At the end of the fifteenth century the continuous tradition of regular writing on birchbark came to an end. No contemporary commentator mentions this, so the reasons are subject to speculation. Perhaps the birchbark simply lost out in competition with paper, as a less fragile and more adaptable material. Or perhaps there were also structural factors, such as the spread of bureaucratic administration, which expanded the market for paper and pushed down its price while highlighting the comparative crudity of the traditional local alternative. Whatever the explanation for its demise, the age of birchbark literacy, in a country where written sources in general are notoriously scarce, has provided researchers with an expanding body of writing unique in medieval Europe.
See also: novgorod the great
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Franklin, Simon. (2002). Writing, Society, and Culture in Early Rus, c. 950–1300. Cambridge, UK: Cambridge University Press.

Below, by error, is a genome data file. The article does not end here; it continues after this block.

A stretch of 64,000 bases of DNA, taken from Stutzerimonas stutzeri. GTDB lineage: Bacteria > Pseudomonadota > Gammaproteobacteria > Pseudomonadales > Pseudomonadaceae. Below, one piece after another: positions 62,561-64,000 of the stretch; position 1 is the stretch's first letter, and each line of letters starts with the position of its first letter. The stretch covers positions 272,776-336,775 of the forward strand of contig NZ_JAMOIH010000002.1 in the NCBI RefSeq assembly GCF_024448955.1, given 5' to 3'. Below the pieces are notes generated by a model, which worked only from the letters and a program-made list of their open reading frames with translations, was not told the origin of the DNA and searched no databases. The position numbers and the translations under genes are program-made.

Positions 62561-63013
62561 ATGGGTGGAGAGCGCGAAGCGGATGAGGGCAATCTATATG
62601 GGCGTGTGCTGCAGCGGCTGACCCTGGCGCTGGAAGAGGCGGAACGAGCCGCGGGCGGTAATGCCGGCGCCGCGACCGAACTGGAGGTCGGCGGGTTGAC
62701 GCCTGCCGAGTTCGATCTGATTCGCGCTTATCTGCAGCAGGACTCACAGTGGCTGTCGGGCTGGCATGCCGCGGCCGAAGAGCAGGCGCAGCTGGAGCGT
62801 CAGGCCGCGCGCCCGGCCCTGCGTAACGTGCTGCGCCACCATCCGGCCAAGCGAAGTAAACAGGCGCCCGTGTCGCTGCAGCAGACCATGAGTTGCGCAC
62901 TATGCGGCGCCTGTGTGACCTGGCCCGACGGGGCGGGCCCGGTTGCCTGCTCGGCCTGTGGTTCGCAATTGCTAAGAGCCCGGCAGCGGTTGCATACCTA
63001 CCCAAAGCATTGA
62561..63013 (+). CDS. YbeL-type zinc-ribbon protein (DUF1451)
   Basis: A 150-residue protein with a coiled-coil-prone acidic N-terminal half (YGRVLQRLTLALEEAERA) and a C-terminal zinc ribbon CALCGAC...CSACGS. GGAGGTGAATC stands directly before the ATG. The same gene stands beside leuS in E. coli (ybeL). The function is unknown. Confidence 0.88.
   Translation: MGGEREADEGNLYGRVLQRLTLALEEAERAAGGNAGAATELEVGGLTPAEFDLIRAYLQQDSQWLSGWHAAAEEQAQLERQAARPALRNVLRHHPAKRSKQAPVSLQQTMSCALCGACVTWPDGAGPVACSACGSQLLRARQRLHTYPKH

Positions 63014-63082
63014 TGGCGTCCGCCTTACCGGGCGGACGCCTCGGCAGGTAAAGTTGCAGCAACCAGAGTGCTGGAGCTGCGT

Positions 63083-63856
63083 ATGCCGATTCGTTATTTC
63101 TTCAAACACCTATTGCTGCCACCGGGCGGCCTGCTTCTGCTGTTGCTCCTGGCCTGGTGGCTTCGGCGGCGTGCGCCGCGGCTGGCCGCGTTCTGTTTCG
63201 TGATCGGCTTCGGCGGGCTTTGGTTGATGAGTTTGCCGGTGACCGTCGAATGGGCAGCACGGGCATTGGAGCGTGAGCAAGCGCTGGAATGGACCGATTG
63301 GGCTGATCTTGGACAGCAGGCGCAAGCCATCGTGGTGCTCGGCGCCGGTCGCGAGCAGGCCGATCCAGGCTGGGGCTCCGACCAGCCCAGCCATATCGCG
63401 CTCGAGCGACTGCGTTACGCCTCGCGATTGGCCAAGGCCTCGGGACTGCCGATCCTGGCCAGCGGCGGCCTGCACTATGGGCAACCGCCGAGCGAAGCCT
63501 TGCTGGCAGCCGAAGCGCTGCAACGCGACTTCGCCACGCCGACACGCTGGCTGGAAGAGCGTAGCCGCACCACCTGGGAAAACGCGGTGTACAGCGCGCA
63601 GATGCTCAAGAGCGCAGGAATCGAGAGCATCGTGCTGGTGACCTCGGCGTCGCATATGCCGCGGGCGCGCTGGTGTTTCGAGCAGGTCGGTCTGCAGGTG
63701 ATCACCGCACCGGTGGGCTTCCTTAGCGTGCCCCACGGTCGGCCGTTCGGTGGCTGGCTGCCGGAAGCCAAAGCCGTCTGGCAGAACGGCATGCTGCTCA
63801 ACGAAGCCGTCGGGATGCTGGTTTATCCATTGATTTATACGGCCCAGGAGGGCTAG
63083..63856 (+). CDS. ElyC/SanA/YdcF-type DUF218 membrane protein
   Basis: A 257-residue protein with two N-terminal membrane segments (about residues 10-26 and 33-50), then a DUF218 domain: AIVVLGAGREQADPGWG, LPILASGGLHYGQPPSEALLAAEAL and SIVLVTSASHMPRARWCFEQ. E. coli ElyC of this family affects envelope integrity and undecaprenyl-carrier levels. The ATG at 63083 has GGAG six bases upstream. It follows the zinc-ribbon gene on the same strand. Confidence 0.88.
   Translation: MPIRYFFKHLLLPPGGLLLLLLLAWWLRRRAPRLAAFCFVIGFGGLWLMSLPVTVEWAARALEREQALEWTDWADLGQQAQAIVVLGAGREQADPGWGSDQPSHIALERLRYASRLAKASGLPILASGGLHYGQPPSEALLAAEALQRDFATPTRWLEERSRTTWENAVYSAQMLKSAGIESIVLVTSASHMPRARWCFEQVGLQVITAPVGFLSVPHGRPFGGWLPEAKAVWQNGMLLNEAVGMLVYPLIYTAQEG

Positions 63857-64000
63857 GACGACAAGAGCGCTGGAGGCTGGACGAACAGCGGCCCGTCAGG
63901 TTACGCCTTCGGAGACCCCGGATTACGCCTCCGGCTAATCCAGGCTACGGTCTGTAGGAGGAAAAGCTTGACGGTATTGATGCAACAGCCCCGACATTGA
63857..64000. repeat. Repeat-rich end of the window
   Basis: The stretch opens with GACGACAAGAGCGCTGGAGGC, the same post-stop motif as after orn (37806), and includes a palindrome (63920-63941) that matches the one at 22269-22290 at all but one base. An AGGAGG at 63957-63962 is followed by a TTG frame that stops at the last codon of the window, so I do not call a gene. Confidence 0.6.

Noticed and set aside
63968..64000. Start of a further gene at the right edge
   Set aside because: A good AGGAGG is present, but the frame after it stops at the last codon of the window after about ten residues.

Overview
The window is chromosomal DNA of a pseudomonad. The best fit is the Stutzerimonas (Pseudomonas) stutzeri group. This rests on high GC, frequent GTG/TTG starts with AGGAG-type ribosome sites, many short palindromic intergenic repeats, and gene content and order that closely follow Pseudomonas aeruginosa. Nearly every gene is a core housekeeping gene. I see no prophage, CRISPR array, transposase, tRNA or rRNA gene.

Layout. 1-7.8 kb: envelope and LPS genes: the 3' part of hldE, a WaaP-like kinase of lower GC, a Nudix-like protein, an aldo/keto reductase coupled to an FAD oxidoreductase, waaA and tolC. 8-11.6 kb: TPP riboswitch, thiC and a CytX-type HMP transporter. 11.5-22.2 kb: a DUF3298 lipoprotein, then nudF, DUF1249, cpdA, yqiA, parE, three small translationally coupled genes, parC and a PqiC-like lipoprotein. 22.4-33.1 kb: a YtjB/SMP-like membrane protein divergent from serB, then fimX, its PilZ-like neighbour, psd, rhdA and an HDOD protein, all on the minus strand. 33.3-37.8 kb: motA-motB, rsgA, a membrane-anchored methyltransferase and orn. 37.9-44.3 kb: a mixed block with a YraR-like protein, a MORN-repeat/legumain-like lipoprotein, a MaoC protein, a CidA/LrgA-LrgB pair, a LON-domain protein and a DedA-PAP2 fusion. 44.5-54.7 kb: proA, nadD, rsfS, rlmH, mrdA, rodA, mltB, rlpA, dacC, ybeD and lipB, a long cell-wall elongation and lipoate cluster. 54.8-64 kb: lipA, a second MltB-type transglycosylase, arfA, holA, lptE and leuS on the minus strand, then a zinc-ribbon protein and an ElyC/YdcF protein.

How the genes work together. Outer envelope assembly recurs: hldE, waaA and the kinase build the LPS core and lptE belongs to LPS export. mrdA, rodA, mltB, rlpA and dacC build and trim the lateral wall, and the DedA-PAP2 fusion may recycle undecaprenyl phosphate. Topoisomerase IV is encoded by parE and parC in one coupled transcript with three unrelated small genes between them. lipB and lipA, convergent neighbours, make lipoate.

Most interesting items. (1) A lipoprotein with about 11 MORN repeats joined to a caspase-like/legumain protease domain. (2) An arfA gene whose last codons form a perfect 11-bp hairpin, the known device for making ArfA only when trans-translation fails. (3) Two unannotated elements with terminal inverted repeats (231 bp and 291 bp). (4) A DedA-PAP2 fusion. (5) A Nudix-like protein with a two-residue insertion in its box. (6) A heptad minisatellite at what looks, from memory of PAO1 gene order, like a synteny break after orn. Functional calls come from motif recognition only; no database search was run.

Levin, Eve. (1997). "Lay Religious Identity in Medieval Russia: The Evidence of Novgorod Birch-Bark Documents." General Linguistics 35:131–155.
Mühle, Eduard. (1994). "Commerce and Pragmatic Literacy: The Evidence of Birchbark Documents (from the Mid-Eleventh to the First Quarter of the Thirteenth Century) on the Early Urban Development of Novgorod." In California Slavic Studies XIX: Medieval Russian Culture II, eds. Michael S. Flier and Daniel Rowland. Berkeley: University of California Press.
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Vermeer, Willem. (1995). "Towards a Thousand Birch-bark Letters." Russian Linguistics 19:109–123.